1902 Leornard Eugene Dickson married Susan Davis. Later he often said of his honeymoon: “It was a great success, except that I only got two research papers written.” In all he published 18 books and hundreds of articles.*VFR

1915 A two day meeting in Columbus, Ohio began to found a new mathematical organization. The new organization would be called the Mathematical Organization of America, and took over the publishing of the American Mathematical Monthly which had been in operation for three years. The first president was Professor E. R. Hedrick of the University of Missouri. The Earle Raymond Hedrick lectures were established by the Mathematical Association in America in his honor.

In 1924, Edwin Hubble announced the existence of another galactic system in addition to the Milky Way. He had found at least one "island universe," or galaxy of stars, lies outside our own Milky Way. Until then, scientists were not certain whether certain fuzzy clouds of light called "nebulae" that had been seen with telescopes were small clusters of clouds within the Milky Way or separate galaxies. Hubble measured the distance to the Andromeda nebula and showed it to be a hundred thousand times as far away as the nearest stars. This proved it was a separate galaxy, as large as our own Milky Way, but very far away.  More galaxies have been found, some a spiral form like the Milky Way; others spheroidal, others without the spiral arms, or of irregular shape.
1952 Harvard mathematician Andrew Gleason received the Newcomb Cleveland Prize, a \$1000 financial award, for his contributions toward the solution of Hilbert's Fifth Problem about Lie Groups.

1968 The front page of The New York Times reveals Bill Anders' "Earthrise" for the first time, albeit in black and white. (It was one of 13 photographs released by NASA the previous evening.)  *Chasing The Moon: The Book

In 1982, a second full moon of the month was visible. Known as a "blue moon," the name does not refer to its color, but it is a rare event, giving rise to the expression, "once in a blue moon" came from. This blue blue moon was more special as a total lunar eclipse also occurred (U.S.). Although there were 41 blue moons in the twentieth century, this was one of four during an eclipse of the moon, and the only total eclipse of a blue moon in the twentieth century. A blue moon happens every 2.7 years because of a disparity between our calendar and the lunar cycle. The lunar cycle is the time it takes for the moon to revolve around the earth, is 29 days, 12 hours, and 44 minutes. *TIS The next blue moon will occur on September 30 of 2012.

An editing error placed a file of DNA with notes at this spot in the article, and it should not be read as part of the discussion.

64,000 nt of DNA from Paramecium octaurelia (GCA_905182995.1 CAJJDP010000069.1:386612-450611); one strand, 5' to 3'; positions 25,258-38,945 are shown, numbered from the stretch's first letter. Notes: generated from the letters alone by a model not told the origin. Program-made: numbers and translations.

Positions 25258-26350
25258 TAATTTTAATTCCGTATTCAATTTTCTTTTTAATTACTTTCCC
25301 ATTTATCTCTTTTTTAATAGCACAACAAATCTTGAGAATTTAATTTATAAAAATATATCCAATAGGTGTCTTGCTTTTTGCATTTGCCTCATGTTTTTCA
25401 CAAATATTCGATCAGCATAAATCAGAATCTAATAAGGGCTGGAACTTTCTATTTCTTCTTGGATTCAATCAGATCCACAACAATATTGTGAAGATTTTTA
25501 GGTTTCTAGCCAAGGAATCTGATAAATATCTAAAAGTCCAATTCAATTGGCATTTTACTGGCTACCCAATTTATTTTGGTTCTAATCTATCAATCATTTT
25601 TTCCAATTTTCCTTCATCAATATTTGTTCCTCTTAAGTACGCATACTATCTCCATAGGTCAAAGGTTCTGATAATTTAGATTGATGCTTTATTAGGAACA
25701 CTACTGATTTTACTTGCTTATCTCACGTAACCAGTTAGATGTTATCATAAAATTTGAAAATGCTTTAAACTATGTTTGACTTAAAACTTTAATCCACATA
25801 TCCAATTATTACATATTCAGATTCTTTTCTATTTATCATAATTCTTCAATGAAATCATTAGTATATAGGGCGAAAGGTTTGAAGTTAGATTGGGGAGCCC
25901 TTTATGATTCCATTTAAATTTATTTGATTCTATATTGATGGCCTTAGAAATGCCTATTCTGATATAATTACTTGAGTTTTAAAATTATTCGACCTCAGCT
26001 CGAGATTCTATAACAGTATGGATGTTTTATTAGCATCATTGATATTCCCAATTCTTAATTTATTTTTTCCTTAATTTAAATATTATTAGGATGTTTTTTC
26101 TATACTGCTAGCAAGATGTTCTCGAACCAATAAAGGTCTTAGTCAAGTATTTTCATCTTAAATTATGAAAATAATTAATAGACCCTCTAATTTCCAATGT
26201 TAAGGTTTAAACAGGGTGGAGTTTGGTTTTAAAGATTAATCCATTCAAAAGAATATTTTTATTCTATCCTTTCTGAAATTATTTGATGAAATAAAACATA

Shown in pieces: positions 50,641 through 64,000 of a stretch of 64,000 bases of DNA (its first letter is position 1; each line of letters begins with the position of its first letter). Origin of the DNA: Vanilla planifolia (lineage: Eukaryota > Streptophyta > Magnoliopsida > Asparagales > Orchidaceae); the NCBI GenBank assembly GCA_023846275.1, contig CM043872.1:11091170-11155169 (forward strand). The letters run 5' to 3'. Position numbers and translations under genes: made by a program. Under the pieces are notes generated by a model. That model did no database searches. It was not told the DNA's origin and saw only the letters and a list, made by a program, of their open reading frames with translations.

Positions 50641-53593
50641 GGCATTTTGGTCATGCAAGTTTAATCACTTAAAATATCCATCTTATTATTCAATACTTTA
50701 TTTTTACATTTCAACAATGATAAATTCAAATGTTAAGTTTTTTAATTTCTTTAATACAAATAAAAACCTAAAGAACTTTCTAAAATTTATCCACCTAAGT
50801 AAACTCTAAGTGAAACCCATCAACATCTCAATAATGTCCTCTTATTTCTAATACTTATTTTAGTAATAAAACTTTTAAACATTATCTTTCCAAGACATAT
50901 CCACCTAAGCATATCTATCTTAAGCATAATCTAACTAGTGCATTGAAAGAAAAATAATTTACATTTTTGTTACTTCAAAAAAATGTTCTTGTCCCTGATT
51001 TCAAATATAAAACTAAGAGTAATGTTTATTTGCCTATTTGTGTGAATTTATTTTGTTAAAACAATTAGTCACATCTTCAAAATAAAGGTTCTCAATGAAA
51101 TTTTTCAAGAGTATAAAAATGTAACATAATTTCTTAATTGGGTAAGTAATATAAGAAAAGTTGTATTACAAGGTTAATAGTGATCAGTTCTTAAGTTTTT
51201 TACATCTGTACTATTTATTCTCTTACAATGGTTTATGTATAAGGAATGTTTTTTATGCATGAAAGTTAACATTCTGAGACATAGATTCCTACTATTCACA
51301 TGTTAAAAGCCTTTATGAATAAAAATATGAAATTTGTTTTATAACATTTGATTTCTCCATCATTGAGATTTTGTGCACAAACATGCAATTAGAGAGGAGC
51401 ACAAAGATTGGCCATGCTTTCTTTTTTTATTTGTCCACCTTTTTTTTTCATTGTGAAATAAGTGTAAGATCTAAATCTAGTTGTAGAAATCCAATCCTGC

1985 Version 3.2 of the IBM PC​-DOS operating system is announced
PC-DOS, IBM's version of the DOS operating system used on the IBM PC, released Version 3.2 on this date. The system required 128KB RAM and was available on either one 720KB disk or two 51/4” disks. DOS has remained in use since the introduction of the IBM PC in 1981, with PC-DOS 200 being the latest release in 1998. *CHM

BIRTHS

1850 John Milne (30 Dec 1850; 30 Jul 1913) English seismologist who invented the horizontal pendulum seismograph (1894) and was one of the European scientists that helped organize the seismic survey of Japan in the last half of the 1800's. Milne conducted experiments on the propagation of elastic waves from artificial sources, and building construction. He spent 20 years in Japan, until 1895, when a fire destroyed his property, and he returned home to the Isle of Wight. He set up a new laboratory and persuaded the Royal Society to fund initially 20 earthquake observatories around the world, equipped with his seismographs. By 1900, Milne seismographs were established on all of the inhabited continents and he was recognized as the world's leading seismologist. He died of Bright's disease.*TIS

1897 StanisÅaw Saks (December 30, 1897 – November 23, 1942) was a Polish mathematician and university tutor, known primarily for his membership in the Scottish CafĆ© circle, an extensive monograph on the Theory of Integrals, his works on measure theory and the Vitali-Hahn-Saks theorem.*wIK